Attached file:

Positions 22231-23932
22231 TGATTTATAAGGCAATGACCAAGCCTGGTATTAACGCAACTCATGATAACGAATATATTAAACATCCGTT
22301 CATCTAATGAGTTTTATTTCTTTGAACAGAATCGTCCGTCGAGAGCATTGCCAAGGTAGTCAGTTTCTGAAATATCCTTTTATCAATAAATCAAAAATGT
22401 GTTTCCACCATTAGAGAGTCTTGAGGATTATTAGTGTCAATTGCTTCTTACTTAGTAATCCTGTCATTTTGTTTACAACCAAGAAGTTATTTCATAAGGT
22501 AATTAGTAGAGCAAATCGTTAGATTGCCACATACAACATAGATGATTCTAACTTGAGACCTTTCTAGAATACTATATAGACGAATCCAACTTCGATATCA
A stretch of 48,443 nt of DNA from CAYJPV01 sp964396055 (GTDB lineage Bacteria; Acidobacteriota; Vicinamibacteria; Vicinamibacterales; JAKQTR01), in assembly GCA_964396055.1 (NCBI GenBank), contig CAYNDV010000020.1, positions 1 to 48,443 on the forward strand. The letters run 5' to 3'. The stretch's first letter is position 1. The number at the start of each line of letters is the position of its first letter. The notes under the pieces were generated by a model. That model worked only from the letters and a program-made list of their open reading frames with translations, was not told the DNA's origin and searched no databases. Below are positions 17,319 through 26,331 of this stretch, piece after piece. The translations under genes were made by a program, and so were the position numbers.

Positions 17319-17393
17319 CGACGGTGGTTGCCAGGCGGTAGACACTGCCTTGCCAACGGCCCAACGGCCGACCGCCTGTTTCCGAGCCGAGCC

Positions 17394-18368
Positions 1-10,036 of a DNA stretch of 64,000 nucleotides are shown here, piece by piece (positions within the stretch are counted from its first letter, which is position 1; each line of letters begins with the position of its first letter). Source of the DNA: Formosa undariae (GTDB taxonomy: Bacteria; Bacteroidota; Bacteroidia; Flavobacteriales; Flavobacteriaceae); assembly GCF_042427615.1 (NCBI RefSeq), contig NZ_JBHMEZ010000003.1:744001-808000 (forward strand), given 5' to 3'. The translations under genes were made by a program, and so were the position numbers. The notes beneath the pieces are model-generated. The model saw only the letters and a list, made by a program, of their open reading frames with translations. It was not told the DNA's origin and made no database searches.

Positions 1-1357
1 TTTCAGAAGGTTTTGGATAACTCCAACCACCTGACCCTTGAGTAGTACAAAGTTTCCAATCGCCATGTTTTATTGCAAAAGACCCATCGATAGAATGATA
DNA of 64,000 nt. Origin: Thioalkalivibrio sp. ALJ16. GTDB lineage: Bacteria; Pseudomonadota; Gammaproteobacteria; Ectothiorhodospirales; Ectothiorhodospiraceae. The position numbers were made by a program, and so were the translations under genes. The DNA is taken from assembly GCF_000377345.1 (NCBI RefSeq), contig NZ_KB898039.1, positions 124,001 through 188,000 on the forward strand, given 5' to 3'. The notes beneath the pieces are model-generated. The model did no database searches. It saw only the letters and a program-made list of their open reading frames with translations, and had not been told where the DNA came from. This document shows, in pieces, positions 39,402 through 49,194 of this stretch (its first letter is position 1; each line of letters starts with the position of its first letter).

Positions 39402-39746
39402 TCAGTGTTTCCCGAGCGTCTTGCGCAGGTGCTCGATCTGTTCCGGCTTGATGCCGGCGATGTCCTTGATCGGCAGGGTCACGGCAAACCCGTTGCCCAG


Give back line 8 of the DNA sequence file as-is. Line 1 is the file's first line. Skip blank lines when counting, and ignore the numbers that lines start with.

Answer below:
17319 CGACGGTGGTTGCCAGGCGGTAGACACTGCCTTGCCAACGGCCCAACGGCCGACCGCCTGTTTCCGAGCCGAGCC